It’s a very Scottish thingummyjig, celebrated with enough booze to float a fleet of battleships and a cake that lodges in the stomach like a depth-charge called black bun. But for TV, the age-old problem of "how to Hogmanany" has become the equivalent of the black spot.
Pickled presenters, comedians who tell old jokes, singers who miss their Bill McCues. This is the stuff of Auld Year’s Nightmares for the producer brave or foolish enough to take on the task.
Hogmanay can ruin reputations in TV, but TV doesn’t get much sympathy from long-suffering viewers who remember the night Chic Murray lunged at the cameras and cried: "This is total chaos!" Stuck indoors while the rest of the world seems to be having a much better time elsewhere, they want TV to bring the swell party into their living rooms. They do not want to be squinting through a glass darkly at Jackie Bird’s breasts, below.
Last Hogmanay, Bird - and the dress she was almost wearing - sparked a national stooshie. BBC Scotland were extremely grateful for this: her boobs deflected attention from the rest of the show and ensured the channel grabbed all the headlines. And S TV were pretty pleased, too.
S TV went traditional with the Alexander Brothers. Or were they trying to be ironic? Managing director Sandy Ross denies this, saying Scots of all ages like the teuchter twosome. Hogmanay audiences are difficult to please, he insists, and on this point maybe he deserves sympathy. "Whoever said that you can’t please all of the people all the time might have had Hogmanay TV in mind. I remember one year we went very modern with our show and got Muriel Gray and Jimmy Mulville to present it. A Scottish tabloid slagged off the programme without having seen it - their New Year’s Day first edition hit the streets well before midnight. The following year we went traditional again and got even more pelters."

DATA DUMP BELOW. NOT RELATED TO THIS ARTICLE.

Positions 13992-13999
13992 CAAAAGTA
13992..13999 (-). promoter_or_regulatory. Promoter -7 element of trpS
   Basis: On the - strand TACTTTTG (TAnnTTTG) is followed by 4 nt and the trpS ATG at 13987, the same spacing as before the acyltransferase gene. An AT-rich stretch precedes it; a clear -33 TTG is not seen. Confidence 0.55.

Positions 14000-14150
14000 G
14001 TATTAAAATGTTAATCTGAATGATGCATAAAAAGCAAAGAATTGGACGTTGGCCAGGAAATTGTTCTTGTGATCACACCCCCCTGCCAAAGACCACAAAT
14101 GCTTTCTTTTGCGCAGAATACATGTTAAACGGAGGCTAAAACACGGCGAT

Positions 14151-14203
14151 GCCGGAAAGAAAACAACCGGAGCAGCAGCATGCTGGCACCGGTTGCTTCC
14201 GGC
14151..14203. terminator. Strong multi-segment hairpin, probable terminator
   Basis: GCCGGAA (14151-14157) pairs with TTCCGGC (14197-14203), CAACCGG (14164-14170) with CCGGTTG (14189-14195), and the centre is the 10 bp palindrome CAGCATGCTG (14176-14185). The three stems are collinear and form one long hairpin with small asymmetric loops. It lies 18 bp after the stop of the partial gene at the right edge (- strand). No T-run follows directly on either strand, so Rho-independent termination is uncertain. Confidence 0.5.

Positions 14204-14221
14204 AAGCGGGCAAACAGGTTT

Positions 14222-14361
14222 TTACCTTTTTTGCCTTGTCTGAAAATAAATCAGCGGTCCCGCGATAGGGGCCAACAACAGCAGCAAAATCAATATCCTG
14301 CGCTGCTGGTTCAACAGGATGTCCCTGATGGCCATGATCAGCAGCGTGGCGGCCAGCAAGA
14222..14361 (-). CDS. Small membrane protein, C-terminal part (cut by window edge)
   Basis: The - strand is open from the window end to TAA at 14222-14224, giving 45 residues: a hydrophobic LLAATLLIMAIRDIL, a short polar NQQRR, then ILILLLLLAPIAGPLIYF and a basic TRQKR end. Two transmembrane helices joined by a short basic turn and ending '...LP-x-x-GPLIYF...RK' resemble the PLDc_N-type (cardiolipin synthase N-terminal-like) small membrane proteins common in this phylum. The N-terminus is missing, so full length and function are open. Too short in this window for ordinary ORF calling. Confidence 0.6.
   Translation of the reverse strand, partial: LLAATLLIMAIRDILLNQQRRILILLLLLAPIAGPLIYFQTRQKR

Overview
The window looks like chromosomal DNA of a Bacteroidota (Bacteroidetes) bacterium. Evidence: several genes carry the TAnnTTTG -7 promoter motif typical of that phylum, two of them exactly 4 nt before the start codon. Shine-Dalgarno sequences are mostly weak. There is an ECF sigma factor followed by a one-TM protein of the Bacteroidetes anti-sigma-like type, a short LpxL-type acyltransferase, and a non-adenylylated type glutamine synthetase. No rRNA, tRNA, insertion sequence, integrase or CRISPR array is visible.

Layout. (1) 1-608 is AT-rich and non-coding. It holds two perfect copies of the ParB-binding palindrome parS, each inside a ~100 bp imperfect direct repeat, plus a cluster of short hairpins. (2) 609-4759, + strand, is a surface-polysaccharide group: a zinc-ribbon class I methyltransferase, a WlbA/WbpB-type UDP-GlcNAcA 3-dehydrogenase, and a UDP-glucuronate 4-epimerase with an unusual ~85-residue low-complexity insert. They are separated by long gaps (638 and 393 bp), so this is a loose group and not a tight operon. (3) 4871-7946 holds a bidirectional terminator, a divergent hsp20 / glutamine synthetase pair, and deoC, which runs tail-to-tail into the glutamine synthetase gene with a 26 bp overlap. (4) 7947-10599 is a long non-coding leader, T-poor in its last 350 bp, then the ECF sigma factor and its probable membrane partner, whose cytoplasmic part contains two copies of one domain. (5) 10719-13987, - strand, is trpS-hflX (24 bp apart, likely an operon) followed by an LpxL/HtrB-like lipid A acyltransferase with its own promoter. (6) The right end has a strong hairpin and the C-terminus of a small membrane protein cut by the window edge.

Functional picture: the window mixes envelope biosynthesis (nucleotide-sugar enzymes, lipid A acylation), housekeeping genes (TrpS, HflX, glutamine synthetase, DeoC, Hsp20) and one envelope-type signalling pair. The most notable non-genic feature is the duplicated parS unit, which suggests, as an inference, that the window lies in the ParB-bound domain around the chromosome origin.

Up to date or stuck in the past? Village-hall ceilidh with an audience of bufties propped up on hay-bales or trendy West Endy, with bright young things trying to look simultaneously bored and cool? Crivvens, Trainspotting or Brigadoon? But the question that’s almost guaranteed to drive the Hogmanay producer to distraction or drink, or both, is this: live or ... no, not dead exactly, pre-recorded?
The live show benefits from immediacy, pre-recorded reduces the risk of clangers being dropped but trying to whip up Hogmanay spirit in September is difficult.
In view of all these imponderables, as prickly as the spikes on a plastic thistle, and what Ross calls the "poisoned chalice" of Hogmanay, Scottish TV are not putting on a show to bring in the new this year (hijacking Edinburgh’s street-party for 15 minutes doesn’t really count).
Instead, they’re being big enough to admit to their past mistakes in a compilation of kiltie kitsch and tartan tat. This show is called How To Make A Hogmanay Show but a more apt title would surely be How Not To …
The megamix starts back when Hogmanay TV began in 1957, as the world was thrilling to the space race. A silver-foil Sputnik was supposed to zoom into the Glasgow night sky from a launch-pad in George Square, but, at the key moment, the cameras jammed. This set the standard for the next four decades. There’s footage of Johnny Beattie telling a joke during one Hogmanay, and cracking the same gag eight years later. And so on.
Is Hogmanay TV worth preserving, and worth trying to do better? Social historians burying time-capsules of the way life is lived in Scotland might answer yes, but Ross believes the show as we know it has "run its course".
The job of producing How To Make A Hogmanay Show has fallen to Ken Neil. It’s a doddle compared to last year’s pre-recorded knees-up, which he produced, and for which he was awarded a trophy for services above and beyond the call of duty. It’s hewn from a lump of coal presented by the late Donald Dewar when he first-footed the station.
At this most Scottish time of year, says Neil, a Scottish audience is at its most critical. Any producer who assumes the nation will be too pissed to pass critical judgement is a balloon. For the Scot is not just wrestling with a stubborn ring-pull, he’s grappling with issues of identity, personal, cultural, national. "He’s schizophrenic," says Neil. "He wants to tap to the music with one foot and kick in the TV set with the other."